Well now, (AHEM!), looks like I jumped the gun yesterday in revealing results. That’s what I get for seat of the pants analysis.
The testing of 29er vs 26ers continues on. Quick recap: the first round of tests looked at how climbing on the Dos 29er compares to climbing on the Fuel 26er. Those results showed a small but repeatable advantage to the Fuel for climbing dirt roads. That wasn’t a big surprise to me, however, many took it as a direct attack on their lifestyle ;) We’re just talking about a slightly larger wheel size, right?
This round of tests was done on a 3.2 mile singletrack loop in McDowell mountain park outside of Fountain Hills, AZ. If you’ve done the Mesa NORBA nats, you’ve ridden this trail. Swoopy, twisty, fast in spots, steep rollers, bad braking bumps in spots, a few very tight turns. It starts with a ~ 3 min big ring climb, finishes with a more rolling but trending downwards section of whoops and twisties. I call the latter section the “descent” in this analysis.
I did the rides on 2 different days separated by a 5 day period. The first ride tested the 29er, the second ride tested the Fuel. The results for each test are broken down by overall time, average power, and normalized power. Here’s how it turned out:
Other relevant data not reported in the above sheet: energy expenditure was identical across bikes and runs at 185 kJ & 184 kJ for the Dos, 185 kJ and 182 kJ for the Fuel.
At first I thought based on average powers that the Fuel was significantly faster on the descent portion – which is completely non-intuitive. The Dos felt like it held speed better in turns, so I expected the Dos to be faster on the descent. If we just look at average power, that conclusion would stand. However, normalized power comes to the rescue. Normalized power was just enough higher in the Fuel tests to indicate I had a bit more snap in the legs on that day. In rolling terrain, it is very important where you put the power down, and how much at a time. On the Fuel’s day, I just had a bit more to give on the steep ups, and rested more on the descents. The averages were the same, but Pnorm tells all…another factor that may have attributed to faster times on the Fuel was that I got 3 runs in on the Dos 5 days prior, so I was more familiar with the trail. The Fuel did feel faster in the tightest terrain, oh wait, that’s subjective, nevermind.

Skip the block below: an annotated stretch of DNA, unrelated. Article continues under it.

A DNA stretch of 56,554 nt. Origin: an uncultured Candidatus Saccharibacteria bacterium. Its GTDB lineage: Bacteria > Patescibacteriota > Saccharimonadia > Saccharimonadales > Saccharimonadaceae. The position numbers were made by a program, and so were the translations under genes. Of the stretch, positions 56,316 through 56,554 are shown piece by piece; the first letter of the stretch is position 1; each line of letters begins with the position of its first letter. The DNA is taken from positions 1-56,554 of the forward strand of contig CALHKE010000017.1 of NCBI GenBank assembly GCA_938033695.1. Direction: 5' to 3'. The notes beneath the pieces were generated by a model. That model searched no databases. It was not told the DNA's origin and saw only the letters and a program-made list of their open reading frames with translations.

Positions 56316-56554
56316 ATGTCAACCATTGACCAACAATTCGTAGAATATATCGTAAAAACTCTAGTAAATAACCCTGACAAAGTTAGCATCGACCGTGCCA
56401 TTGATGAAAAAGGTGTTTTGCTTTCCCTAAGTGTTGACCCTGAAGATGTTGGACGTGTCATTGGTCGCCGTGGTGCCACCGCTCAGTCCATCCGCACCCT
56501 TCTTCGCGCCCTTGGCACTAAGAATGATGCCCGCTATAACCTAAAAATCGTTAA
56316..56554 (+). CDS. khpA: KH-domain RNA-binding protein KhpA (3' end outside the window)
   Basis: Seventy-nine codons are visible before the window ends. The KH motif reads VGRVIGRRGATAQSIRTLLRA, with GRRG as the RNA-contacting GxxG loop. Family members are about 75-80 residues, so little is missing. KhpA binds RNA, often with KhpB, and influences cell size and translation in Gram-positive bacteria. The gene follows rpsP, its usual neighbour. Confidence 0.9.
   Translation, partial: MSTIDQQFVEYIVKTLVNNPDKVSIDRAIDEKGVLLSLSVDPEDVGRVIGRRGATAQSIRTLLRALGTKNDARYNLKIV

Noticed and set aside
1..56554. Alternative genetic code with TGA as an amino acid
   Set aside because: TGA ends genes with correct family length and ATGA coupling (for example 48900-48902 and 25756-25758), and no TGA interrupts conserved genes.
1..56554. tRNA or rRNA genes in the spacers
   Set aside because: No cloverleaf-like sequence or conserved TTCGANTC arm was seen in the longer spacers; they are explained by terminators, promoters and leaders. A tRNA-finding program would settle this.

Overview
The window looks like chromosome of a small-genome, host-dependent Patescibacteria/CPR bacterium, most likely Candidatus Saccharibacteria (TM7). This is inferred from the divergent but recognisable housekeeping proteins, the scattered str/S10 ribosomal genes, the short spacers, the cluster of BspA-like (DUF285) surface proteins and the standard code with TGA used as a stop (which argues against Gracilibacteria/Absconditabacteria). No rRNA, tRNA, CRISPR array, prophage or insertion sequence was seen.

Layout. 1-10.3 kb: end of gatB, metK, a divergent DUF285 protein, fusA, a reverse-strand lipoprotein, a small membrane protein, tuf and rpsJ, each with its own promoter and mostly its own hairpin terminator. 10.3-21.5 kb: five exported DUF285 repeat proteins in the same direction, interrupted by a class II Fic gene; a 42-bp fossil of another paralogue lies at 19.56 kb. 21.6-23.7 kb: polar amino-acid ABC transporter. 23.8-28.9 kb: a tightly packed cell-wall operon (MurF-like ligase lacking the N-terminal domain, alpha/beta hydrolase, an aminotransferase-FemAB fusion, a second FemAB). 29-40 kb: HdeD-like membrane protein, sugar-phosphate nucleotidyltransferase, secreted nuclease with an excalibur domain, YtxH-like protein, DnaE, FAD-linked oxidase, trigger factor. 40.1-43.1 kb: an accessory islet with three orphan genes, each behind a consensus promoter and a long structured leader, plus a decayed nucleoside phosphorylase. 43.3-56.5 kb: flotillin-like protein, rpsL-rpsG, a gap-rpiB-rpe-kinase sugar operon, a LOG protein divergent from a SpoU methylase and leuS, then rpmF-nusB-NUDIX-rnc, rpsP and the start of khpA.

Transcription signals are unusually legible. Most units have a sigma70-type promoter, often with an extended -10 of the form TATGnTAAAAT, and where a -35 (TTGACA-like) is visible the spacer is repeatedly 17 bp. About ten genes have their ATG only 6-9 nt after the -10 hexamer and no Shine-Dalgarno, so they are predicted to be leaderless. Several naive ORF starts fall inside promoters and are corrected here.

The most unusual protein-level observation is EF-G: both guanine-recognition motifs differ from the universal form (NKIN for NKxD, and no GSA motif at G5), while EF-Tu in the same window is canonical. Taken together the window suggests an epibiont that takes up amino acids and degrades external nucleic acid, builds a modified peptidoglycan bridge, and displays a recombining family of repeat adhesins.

Here’s a chart showing how the distribution of power changed between the two rounds of tests. There’s a considerable shift to the right for the Fuel’s test, which simply means I was feeling better that day.
As for the climb – look how tight the data is between the first run on the Fuel, and the second run on the Dos. Looks identical to me.
Round 2 conclusion: it’s a tie.
So what’s next?
One test will be similar to this one, except at a much more relaxed pace. These runs were at a XC like pace, far above that of an endurance race. What happens if power spikes are much lower & most of the riding is in the saddle? Will the bigger wheels conserve energy somehow in the twisty/rolly stuff under those conditions?
How about some pure downhill runs? There aren’t any around here I can think of, that’ll probably have to wait until late-spring back in Colorado. The great thing about a bunch of downhill runs means I get to do a bunch of climbing :)
Signing out for now, fire away, but keep it civil.